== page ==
The Psyche on Automatic
h o u g h s n a p j ud g was riding in a car whose driver ements get no respect, fell asleep at 4:00 a.m. while doing 90 miles per hour in Wyoming; the they are not so much a accident landed Cuddy in the hosbad habit as a fact of life. pital with severe head trauma and Our first impressions “diffuse axonal injury,” she says. register far too quickly “It’s hard to predict the outcome for any nuanced weighu u u u u after that type of injury, and there’s ing of data: “Within less than a secnot much they can do for you.” ond, using facial features, people Cuddy had to take years off make what are called ‘spontaneous from school and “relearn how to trait inferences,’” says Amy Cuddy. learn,” she explains. “I knew I was Social psychologist Cuddy, an gifted—I knew my IQ, and didn’t assistant professor of business adthink it could change. But it went ministration, investigates how down by two standard deviations people perceive and categorize othafter the injury. I worked hard to ers. Warmth and competence, she recover those abilities and studfinds, are the two critical variables. ied circles around everyone. I lisThey account for about 80 percent tened to Mozart—I was willing of our overall evaluations of people to try anything!” Two years later (i.e., Do you feel good or bad about her IQ was back. And she could this person?), and shape our emodance again. tions and behaviors toward them. She returned to college as a Her warmth/competence analysis u u u u u 22-year-old junior whose experiilluminates why we hire Kurt inence with brain trauma had galstead of Kyra, how students choose by c r a i g l a m b e r t vanized an interest in psycholstudy partners, who gets targeted ogy. A job in a neuropsychology lab for sexual harassment, and how the proved dull, but she found her pas“motherhood penalty” and “fatherhood bonus” exert their biases in the workplace. It even suggests sion in social psychology. Cuddy graduated from Boulder in 1998, why we admire, envy, or disparage certain social groups, elect pol- then began a job as a research assistant to Susan Fiske at the University of Massachusetts at Amherst. Fiske became her mentor iticians, or target minorities for genocide. Cuddy also studies nonverbal behavior like the postures of for the next seven years; in 2000 they both moved to Princeton, dominance and power. Intriguingly, her latest research connects where Cuddy earned her doctorate in social psychology in 2005; such poses to the endocrine system, showing the links between her dissertation investigated aspects of warmth and competence stances, gestures, and hormones. This work may help clarify perception. (Fiske remains on the Princeton faculty, and the two how men and women rise to the top—or fall by the wayside—in women still collaborate on research.) Cuddy taught at Rutgers, then was recruited to join the faculty school and at work. And it relates to some surprising findings about how venture capitalists decide where to make their high- at the Kellogg School of Management at Northwestern. She spent two years in Chicago before moving to Boston in 2008 to join the risk investments. faculty at Harvard Business School, where she teaches courses in Quite literally by accident, Cuddy became a psycholo- negotiation and power and influence. gist. In high school and in college at the University of Colorado at Boulder, she was a serious ballet dancer who worked as a roller- Warmth— does this person feel warm or cold to me?—is the skating waitress at the celebrated L.A. Diner. But one night, she first and most important interpersonal perception. It no doubt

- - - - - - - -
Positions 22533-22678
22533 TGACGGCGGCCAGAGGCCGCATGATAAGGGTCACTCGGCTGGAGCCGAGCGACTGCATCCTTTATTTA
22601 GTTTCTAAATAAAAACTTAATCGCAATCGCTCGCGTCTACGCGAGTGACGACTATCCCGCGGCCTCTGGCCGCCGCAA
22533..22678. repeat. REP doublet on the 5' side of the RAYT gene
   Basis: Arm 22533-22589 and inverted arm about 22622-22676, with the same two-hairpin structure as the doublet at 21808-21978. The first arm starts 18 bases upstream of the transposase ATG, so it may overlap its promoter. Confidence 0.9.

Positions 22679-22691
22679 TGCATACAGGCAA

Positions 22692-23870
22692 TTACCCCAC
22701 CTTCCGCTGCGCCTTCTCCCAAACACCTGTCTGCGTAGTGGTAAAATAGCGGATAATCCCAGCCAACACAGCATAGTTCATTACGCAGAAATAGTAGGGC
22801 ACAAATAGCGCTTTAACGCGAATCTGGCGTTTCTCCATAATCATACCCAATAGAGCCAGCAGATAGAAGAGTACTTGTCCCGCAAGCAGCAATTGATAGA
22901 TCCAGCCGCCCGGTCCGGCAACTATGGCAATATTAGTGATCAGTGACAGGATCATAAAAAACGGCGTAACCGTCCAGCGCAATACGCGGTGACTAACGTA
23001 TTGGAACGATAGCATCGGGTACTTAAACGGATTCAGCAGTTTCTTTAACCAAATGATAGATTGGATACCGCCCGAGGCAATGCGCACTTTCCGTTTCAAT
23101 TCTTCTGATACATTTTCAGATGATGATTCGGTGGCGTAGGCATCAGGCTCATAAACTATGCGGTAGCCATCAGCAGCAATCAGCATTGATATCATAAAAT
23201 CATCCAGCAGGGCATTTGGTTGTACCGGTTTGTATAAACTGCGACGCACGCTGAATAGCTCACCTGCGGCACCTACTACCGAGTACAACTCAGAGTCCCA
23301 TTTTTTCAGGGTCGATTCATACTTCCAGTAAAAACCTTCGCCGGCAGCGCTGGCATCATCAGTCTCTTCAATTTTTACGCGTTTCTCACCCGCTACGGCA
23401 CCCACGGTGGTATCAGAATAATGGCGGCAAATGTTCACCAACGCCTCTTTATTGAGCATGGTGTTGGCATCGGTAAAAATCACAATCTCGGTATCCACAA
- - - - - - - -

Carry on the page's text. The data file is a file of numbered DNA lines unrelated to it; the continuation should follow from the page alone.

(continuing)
Amy Cuddy probes snap judgments, warm feelings,
and how to become an “alpha dog.”
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has roots in survival instincts: determining if another human, or indeed any organism, is “friend or foe” can mean life or death. Warmth is not only perceived first, but accounts for more of someone’s overall evaluation than competence. The warm/cold assessment amounts to a reading of the other’s intentions, positive or negative. Competence is assayed next: how capable is someone of carrying out those intentions? “If it’s an enemy who’s competent,” Cuddy explains, “we probably want to be vigilant.” Surprisingly, in their self-perceptions, individuals value competence over warmth. “We want other people to be warm, but we want to be competent,” she says. “We’d rather have people respect us than like us.” (Cuddy thinks this human tendency represents a mistaken judgment: “Social connections will take you farther than respect.”) There’s an interesting asymmetry. Many acts can indicate competence: scoring well on a College Board exam (SAT), for example, or knowing how to handle a sailboat, or deftly navigating through a software application. Demonstrating a single positive-competent behavior tends to broaden into a wider aura of competence: someone with a high SAT score, for example, will be viewed as generally competent. In contrast, a single negative-competent behavior—not knowing how to sail, for example—does not generalize into a perception of overall incompetence: it will simply be dismissed as, say, an unlearned skill. “Positive competence is weighted more heavily than negative competence,” Cuddy summarizes. With warmth, the inverse applies. Someone who does something nice, like helping an elderly pedestrian across an intersection, is not necessarily seen as a generally nice person. But a single instance of negative-warmth behavior—kicking a dog, say—is likely to irredeemably categorize the perpetrator as a cold person. Ph o t og ra p h b y F re d Fi e l d